Reflection by Scott Stoner
I struggled with perfectionism for much of the first half of my life. It started early in school and carried over into youth sports, and then into my young adult life. I attached my self worth to achievement and thought that the more perfect I was the more I would be loved.
I learned in midlife that perfectionism is rooted in a lack of self-love and that as a child of God I am already loved for simply being who I am. I don’t need to earn that love and acceptance, and I can’t do anything to lose it. This is the lesson the Prodigal Son learned when he returned home after having squandered everything his father gave him.
Social media has many wonderful aspects to it, but one downside is that it can fool us into thinking that other peoples’ lives are perfect, or at least that they are happier and more successful than we are. If we are not careful, the constant and unrealistic comparison of our “insides” to the “outside images” from the lives of others can fuel perfectionism in ourselves.
The advice contained in the quote from author Roy Bennett is the perfect prescription for a healthy way to embrace our imperfect selves. “Embrace being perfectly imperfect. Learn from your mistakes and forgive yourselves, you’ll be much happier.” I know the truth of this myself as I have been much happier ever since I embraced that I am, and always will be, perfectly imperfect.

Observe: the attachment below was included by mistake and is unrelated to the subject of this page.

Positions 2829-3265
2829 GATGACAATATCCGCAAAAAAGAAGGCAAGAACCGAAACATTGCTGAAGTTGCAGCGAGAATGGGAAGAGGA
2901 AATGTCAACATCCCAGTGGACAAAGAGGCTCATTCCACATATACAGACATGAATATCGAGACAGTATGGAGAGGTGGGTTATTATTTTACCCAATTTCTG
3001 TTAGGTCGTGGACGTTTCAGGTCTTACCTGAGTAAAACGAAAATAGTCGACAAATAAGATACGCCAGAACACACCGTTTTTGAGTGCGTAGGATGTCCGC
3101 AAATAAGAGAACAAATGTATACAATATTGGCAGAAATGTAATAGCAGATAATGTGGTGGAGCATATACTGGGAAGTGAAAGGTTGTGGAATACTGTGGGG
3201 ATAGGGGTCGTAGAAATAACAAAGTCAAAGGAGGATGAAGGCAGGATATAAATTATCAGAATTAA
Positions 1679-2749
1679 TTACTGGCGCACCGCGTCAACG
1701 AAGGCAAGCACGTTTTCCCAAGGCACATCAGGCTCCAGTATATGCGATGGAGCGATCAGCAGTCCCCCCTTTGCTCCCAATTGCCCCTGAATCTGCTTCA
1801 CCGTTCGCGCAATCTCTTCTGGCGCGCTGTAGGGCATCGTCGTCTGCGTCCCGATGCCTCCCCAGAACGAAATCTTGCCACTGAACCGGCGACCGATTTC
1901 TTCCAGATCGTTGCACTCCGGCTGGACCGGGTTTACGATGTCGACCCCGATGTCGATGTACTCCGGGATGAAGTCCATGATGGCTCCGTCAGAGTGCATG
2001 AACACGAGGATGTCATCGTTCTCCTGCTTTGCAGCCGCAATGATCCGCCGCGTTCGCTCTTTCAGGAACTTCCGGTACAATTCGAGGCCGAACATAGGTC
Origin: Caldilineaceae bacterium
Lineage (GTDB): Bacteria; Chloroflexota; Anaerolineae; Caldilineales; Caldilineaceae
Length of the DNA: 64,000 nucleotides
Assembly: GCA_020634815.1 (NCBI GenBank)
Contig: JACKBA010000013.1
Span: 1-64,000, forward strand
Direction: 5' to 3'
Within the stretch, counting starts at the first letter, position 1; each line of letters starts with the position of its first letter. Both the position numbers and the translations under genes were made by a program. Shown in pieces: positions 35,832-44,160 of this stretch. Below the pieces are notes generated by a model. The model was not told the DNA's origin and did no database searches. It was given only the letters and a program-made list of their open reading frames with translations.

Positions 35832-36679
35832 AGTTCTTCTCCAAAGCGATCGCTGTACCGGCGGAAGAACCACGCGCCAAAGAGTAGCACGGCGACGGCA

Making It Personal: Have you ever struggled with perfectionism? Do you find yourself comparing your life to others and feeling that some aspect of your life is not quite good enough? What helps you if or when you struggle with perfectionism, or comparing yourself to others?
Follow along with us this Lent season with our daily devotional and engage in discussion in our closed facebook group moderated by The Rev. Dr. Scott Stoner & The Rev. Jan Kwiatowski.
In this group, participants will have a chance to share their responses to the prompts in the daily readings, and also the chance to receive additional material for reflection.